Fortunately, most bacteria are beneficial to mankind. However, there are over 170 kinds of bacteria that are capable of feeding on green plants and producing disease conditions. The good news is that fungal diseases are much more prevalent in our gardens than bacterial diseases and much easier to manage.Bacteria are among the simplest forms of life. They are so tiny that if 8,000 to 12,000 were placed side by side they would barely cover an inch in length. In spite of their small size, bacteria can multiply at an enormous rate. This increase in numbers is carried out through cell division that can take place as often as every 20 minutes. In some of the faster multiplying types, a single bacterium could produce over 47 billion descendants in a 12-hour period.
Bacteria can’t penetrate directly into plants and thus must make entry through the breathing pores or wounds caused by mechanical means such as a tree trunk being hit by a lawn mower or weed eater, or by feeding insects. Unlike fungal spores, bacteria usually are killed easily by simply drying. Most of the common carriers of disease such as insects, animals and machinery are efficient carriers of bacteria.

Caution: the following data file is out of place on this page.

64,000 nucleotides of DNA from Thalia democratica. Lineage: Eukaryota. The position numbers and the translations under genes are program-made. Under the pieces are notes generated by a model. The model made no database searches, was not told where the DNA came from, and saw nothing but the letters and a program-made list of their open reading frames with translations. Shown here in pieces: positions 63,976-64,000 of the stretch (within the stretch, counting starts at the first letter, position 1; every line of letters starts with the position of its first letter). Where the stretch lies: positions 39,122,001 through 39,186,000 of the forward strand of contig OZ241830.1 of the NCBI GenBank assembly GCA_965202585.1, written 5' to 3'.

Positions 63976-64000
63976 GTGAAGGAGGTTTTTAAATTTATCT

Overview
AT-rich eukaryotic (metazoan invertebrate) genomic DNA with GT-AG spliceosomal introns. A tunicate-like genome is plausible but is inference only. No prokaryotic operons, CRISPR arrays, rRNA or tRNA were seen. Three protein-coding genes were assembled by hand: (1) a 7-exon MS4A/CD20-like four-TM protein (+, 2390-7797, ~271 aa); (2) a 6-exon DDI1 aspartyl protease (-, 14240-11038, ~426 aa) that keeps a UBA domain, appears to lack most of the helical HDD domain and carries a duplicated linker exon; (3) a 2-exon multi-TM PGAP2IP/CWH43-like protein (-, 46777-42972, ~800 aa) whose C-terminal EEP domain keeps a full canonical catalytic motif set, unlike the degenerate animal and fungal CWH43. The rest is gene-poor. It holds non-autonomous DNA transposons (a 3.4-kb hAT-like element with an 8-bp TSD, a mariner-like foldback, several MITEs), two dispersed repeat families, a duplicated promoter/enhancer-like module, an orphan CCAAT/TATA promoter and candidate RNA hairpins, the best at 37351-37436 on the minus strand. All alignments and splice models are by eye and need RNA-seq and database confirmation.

Certain bacteria can remain alive in infected seed or storage organs such as potato tubers, tulip bulbs or field dug herbaceous (as in perennials) roots. Different species of bacteria affect plants in various ways and their symptoms may be expressed as wilts, leaf spots, galls, soft rots and blight. The term “blight” refers to a rapid discoloration and death of tissue over certain portion of plants. Severe cases of infection may result in the death of affected plants. One of the most common and destructive blights is fire blight of apples and pears, but this year other bacterial diseases are also being seen as leaf spot issues on plum trees and hydrangeas.